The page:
Letters to the Editor

South Florida transgender women need HIV healthcare

Nationally, rates of HIV infection are declining, but among transgender women, rates of new HIV infection have remained at crisis levels for more than a decade.

Some of the highest rates are in southern states such as Florida, where the rate is the third-highest in the nation.

In 2017, Miami-Dade and Broward counties had the highest HIV rates in the country, increasing the urgency for transgender women to get the care they need.

According to the federal Centers for Disease Control and Prevention, one of four transgender women, and as many as half of transgender women of color are living with HIV — a public health emergency driven largely by poverty, lack of stable housing, and lack of access to health insurance. But the state of Florida, and the federal government are failing to deliver the needed services.

Over the past year and a half, we have interviewed hundreds of transgender women in Miami-Dade and Broward as well as their advocates, medical providers, federal and state officials, and law enforcement. Florida and federal HIV officials talk a lot about how important it is to reach “high risk” populations like trans women. We investigated whether the reality on the ground is matching the rhetoric. It isn’t.

We found that many transgender women in Miami and Fort Lauderdale live in extreme poverty.

Florida receives millions of dollars in federal funding for HIV services, and state officials told us that their HIV budget had increased more than 15 percent in the last three years. But the federal Ryan White Program, the primary vehicle for government funding of HIV services and medications, contains no requirements or standards for transgender-related care. In Miami and Fort Lauderdale, several dozen Ryan White clinics offer HIV services, but only a handful are considered safe and accessible to the women we interviewed and the advocates who help them find treatment.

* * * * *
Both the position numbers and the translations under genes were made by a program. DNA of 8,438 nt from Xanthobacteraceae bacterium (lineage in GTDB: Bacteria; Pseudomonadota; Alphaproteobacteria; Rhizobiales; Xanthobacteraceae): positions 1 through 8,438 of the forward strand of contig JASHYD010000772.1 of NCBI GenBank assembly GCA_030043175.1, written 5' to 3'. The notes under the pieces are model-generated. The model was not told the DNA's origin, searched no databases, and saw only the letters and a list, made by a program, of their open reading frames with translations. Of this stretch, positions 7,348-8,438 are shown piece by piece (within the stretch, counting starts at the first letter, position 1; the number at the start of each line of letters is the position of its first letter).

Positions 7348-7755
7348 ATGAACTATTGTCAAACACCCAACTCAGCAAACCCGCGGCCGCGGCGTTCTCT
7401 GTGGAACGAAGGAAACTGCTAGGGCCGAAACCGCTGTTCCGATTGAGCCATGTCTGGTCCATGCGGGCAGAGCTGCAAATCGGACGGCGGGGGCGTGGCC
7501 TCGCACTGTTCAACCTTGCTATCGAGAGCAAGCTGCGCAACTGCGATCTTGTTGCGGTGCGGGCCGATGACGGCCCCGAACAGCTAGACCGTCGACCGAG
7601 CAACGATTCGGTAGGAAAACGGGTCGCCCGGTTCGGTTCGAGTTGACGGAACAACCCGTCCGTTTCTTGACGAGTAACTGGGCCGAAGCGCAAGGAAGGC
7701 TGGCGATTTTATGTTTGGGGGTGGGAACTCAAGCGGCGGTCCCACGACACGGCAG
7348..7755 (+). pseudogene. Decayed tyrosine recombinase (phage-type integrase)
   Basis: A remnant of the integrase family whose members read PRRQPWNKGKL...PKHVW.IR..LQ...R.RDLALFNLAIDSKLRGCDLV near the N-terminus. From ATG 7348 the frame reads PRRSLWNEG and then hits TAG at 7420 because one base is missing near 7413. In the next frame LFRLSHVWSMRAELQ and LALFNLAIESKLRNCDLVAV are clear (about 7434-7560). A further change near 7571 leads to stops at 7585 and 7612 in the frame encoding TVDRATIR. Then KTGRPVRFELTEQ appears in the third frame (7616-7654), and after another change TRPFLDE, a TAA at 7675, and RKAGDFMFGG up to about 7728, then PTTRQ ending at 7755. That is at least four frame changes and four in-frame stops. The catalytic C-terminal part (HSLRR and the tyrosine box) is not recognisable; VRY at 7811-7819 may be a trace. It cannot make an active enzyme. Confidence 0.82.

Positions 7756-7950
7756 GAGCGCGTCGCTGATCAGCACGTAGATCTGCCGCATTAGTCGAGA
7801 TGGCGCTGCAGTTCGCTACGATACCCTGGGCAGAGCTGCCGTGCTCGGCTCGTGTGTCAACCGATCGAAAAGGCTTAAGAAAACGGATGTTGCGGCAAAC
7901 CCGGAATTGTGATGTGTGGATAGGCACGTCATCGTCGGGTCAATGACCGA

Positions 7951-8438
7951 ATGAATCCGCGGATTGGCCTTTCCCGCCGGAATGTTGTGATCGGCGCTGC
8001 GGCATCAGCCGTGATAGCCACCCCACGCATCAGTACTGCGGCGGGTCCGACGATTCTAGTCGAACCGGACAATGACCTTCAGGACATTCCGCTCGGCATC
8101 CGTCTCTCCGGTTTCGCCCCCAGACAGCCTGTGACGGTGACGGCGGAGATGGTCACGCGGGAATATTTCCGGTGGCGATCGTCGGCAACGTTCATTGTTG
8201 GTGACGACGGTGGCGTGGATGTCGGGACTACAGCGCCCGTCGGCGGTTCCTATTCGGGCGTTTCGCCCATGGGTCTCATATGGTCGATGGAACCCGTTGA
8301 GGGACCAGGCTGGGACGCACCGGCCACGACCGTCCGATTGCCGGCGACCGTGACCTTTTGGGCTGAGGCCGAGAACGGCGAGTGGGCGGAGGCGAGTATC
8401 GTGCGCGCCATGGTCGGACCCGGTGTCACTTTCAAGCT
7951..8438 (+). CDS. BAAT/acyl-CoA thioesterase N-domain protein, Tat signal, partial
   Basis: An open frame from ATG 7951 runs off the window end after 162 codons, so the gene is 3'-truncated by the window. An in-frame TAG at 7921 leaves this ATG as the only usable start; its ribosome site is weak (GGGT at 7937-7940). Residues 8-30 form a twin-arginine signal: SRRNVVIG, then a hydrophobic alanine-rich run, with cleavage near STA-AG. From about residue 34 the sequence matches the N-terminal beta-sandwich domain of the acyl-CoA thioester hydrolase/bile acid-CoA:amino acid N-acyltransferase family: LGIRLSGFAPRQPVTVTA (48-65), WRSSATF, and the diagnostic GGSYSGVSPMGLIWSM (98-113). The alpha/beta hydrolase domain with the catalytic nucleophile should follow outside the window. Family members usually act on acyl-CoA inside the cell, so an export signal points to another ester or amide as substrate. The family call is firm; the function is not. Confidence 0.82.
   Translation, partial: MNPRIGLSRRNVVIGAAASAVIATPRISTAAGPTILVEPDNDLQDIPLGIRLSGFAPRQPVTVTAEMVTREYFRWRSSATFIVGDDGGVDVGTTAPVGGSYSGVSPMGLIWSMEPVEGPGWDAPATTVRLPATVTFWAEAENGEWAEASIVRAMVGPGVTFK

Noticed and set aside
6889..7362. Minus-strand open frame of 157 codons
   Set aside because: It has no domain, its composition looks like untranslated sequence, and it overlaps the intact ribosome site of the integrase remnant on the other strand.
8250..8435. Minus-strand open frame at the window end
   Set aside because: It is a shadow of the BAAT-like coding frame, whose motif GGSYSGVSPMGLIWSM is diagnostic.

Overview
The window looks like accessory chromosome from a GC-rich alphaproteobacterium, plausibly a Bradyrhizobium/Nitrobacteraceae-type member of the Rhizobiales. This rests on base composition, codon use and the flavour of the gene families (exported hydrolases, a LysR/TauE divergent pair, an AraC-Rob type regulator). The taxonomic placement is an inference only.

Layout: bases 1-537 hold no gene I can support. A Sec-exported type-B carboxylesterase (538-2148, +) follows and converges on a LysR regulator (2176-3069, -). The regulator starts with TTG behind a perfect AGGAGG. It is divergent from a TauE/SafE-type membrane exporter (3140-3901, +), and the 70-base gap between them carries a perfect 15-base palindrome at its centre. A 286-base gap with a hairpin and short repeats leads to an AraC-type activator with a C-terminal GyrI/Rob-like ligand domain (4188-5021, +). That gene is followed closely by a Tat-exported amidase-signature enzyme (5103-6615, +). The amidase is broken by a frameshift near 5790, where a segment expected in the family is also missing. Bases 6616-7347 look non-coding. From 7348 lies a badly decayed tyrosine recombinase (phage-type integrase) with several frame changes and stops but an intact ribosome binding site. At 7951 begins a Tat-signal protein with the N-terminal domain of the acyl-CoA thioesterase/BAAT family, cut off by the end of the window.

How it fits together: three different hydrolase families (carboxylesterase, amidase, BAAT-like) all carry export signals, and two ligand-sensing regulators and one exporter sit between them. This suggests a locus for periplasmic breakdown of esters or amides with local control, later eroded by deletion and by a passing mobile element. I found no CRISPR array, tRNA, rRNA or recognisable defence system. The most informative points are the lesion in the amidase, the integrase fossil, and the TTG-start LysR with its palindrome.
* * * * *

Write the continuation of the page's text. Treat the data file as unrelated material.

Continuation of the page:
The stark reality is that 30 years into the epidemic, neither the state nor the federal government knows how many transgender women are living with HIV, how many are struggling to get care, or how this impacts the health of the community as a whole.

Until policymakers ensure that transgender women have access to affordable health care that respects their identity and rights, HIV will continue to endanger the lives of some of the most vulnerable members of our community.

Megan McLemore

Senior U.S. researcher at Human Rights Watch